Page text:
Why Are Veins Blue?
Kids are full of curiosity, and they constantly question how the world works. Unfortunately, adults who chose careers outside of the sciences often find themselves stumped. When it comes to explaining how airplanes fly, why plants are green, and why you can see the moon during the day (sometimes), the answer is often “I don’t know”. It gets a little embarrassing.
The expert vein doctors at the Vein Treatment Clinic can’t prepare you for every tough question, but we do know the answer to this one: “If blood is red, why are veins blue?” Astonish your friends and wow your kids by explaining this amazing optical illusion.
The Extraordinary Circulatory System
Every cell in your body needs oxygen to function, and blood is responsible for making sure it gets to every nook and cranny. Blood flows through an intricate network of vessels, which include arteries, capillaries, and veins. If all of the blood vessels in a human body were stretched out end-to-end, they would be between 60,000 and 100,000 miles long. For perspective, the circumference of the Earth is just 24,901 miles at the equator.
The heart takes care of keeping your blood moving. It pumps blood to the lungs, where your red blood cells pick up oxygen. The addition of oxygen turns blood bright red. Oxygenated blood travels through arteries to various muscles, organs, and tissues. Arteries connect with tiny capillaries. Inside the capillaries, blood drops off the oxygen, picks up carbon dioxide, then moves through the capillaries to the veins. The veins bring deoxygenated blood back to the heart.
Deoxygenated blood is a darker shade of red than oxygenated blood, but it is certainly not blue. Blood is always red. So, the question remains. Why are veins blue?
A Little Bit About Light
Understanding a bit about light helps to answer the question, “Why are veins blue?” Light travels at different wavelengths, depending on the color. Wavelengths of light range from approximately 700 nanometers to approximately 400 nanometers. Red light travels at a wavelength of approximately 700 nanometers. At the opposite end of the spectrum, violet light travels at just 400 nanometers. Other colors fall somewhere in between. Blue light is on the shorter side at approximately 475 nanometers.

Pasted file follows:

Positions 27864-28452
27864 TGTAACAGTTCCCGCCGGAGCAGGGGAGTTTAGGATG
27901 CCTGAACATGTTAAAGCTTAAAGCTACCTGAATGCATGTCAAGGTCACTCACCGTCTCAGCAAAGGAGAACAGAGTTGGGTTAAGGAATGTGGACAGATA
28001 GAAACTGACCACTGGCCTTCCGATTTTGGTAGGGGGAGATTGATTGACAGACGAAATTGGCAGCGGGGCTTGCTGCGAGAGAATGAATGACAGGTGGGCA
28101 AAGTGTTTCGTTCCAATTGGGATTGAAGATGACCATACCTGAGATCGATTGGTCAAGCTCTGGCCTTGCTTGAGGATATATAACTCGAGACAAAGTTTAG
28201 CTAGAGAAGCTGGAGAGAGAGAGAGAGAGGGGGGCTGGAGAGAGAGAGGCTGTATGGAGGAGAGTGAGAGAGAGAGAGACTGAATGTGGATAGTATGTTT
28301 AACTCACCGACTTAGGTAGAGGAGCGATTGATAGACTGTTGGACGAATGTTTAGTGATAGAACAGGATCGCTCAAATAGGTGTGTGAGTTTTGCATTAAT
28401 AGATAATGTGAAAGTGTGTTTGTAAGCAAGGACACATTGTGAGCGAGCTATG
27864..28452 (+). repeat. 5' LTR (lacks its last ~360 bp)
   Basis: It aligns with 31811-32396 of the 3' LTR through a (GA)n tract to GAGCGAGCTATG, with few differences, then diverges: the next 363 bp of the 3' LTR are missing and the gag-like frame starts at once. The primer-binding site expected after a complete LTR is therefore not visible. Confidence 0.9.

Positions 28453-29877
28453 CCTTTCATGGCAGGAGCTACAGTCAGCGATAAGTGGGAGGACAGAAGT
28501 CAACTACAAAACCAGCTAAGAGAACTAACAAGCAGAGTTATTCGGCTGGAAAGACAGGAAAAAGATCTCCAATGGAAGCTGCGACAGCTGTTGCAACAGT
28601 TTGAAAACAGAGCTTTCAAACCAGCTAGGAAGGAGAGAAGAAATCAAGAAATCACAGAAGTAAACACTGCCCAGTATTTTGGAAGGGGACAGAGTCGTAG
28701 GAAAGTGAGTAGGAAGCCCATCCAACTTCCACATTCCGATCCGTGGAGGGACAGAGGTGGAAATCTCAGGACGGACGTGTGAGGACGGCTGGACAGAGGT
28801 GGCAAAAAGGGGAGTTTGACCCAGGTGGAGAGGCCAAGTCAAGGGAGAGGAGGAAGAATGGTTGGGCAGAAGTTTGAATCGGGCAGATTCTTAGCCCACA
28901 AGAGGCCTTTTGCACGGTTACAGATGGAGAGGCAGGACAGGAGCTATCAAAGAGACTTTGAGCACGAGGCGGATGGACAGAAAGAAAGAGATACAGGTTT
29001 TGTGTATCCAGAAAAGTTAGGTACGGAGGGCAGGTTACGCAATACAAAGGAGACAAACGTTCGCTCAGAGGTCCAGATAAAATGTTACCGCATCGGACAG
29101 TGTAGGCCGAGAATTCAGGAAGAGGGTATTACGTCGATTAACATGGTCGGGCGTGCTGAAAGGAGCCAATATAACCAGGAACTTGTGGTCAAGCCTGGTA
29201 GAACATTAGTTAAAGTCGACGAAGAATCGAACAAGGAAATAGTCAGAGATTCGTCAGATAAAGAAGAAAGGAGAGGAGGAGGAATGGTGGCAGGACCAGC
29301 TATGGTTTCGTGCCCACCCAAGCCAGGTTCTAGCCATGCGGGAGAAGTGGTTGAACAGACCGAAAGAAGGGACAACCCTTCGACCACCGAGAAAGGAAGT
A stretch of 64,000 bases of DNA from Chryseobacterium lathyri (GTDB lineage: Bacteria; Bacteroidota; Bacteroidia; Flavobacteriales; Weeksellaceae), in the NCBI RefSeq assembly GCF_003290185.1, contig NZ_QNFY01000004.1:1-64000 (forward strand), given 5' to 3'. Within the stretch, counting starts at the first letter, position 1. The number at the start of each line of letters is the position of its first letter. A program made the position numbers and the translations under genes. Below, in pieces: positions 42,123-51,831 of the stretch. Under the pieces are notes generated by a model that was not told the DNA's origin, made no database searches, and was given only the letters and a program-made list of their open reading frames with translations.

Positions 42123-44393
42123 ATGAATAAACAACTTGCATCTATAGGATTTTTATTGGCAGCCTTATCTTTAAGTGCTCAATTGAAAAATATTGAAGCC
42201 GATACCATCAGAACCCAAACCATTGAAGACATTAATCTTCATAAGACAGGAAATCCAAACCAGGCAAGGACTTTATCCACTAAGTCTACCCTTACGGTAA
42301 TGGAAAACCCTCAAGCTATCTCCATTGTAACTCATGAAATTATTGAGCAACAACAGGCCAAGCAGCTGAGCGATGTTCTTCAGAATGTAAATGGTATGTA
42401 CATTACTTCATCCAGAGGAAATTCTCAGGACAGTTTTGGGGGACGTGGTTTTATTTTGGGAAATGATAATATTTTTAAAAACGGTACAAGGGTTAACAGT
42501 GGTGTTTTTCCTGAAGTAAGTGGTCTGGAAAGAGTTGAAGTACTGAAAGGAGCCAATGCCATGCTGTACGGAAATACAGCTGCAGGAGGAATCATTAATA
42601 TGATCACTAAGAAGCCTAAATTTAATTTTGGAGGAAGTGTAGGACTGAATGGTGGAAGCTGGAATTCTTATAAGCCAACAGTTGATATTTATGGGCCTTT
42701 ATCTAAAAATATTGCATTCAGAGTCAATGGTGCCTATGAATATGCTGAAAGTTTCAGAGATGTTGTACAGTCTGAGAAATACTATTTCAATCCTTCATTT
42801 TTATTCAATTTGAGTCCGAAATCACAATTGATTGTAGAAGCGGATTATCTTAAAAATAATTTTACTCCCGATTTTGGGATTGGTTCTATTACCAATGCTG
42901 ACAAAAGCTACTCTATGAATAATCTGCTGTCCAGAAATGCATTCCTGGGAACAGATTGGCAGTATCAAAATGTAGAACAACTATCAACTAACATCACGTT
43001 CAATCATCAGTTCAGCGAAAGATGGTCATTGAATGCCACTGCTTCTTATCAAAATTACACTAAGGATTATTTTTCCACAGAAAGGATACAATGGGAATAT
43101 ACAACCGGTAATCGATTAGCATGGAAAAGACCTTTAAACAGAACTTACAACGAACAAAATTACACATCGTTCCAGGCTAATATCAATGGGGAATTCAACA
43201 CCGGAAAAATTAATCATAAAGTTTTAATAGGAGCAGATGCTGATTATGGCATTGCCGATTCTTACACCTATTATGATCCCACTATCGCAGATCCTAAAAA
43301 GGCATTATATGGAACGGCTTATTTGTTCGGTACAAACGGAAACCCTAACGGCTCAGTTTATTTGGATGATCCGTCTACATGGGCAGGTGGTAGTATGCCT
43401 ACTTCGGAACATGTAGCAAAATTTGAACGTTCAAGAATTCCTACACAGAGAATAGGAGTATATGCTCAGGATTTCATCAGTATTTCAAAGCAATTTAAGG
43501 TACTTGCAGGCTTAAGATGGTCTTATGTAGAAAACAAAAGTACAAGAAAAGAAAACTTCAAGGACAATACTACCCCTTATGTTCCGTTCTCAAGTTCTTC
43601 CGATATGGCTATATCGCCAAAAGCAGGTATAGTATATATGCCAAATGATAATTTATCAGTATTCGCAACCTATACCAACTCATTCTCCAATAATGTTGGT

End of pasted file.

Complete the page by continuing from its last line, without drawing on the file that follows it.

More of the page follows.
The next point to consider is that light has to travel through your skin for your veins to be visible. Because red light has longer wavelengths, it can travel farther beneath your skin. It is absorbed by the blood cells it encounters there, and not much is reflected back. Blue light has shorter wavelengths, so it doesn’t travel as far. It is more easily disrupted, and more is reflected back by your skin.
When white light, which is a mixture of all colors, shines on your skin, some of it hits the veins that are close to the surface. The red light is absorbed by the veins, and the blue light is reflected back. So, compared to your skin, your veins appear blue. However, this is an optical illusion. When veins are not covered by skin, they are actually dark red.
More Circulatory System Trivia
“Why are veins blue?” is just one of thousands of questions you can ask about the marvelous, mysterious circulatory system. These are a few more remarkable features:
Artery walls are tougher than the walls of your veins. They have to be, because they withstand the pressure of blood pushed through by a powerful heartbeat. Veins are more delicate, because blood is moving through them with less force. However, they do face an obstacle: gravity. Veins have to carry blood from the lower half of your body to the heart, and they must fight gravity to do it.
Veins have an intricate system of one-way valves that guide blood towards the heart and prevent backflow. Unfortunately, these valves can become damaged through injury or disease, and then the trouble starts. When valves don’t work properly, blood leaks backwards, and it begins to pool in your legs and ankles. This sets off a chain reaction of uncomfortable and potentially dangerous symptoms.
The most visible issue occurs when pooling blood causes unsightly varicose veins and spider veins. If left untreated, vein disease may cause aching or heaviness in the legs. Some people experience sudden, sharp leg cramps, and others develop restless leg syndrome. In serious cases, skin discoloration occurs and patients become prone to sores and cysts that are difficult to treat.
Fortunately, a specialized vein doctor in NY or vein doctor in NJ can help when you face issues with your hardworking circulatory system. Vein disease can be treated with minimally invasive procedures that close off unhealthy veins and reroute blood through other, healthier vessels.
If you have symptoms of vein disease, speak with a vein doctor in New York or vein doctor in New Jersey to learn more about the treatments available to you. You can schedule your consultation by phone or online with just a few clicks.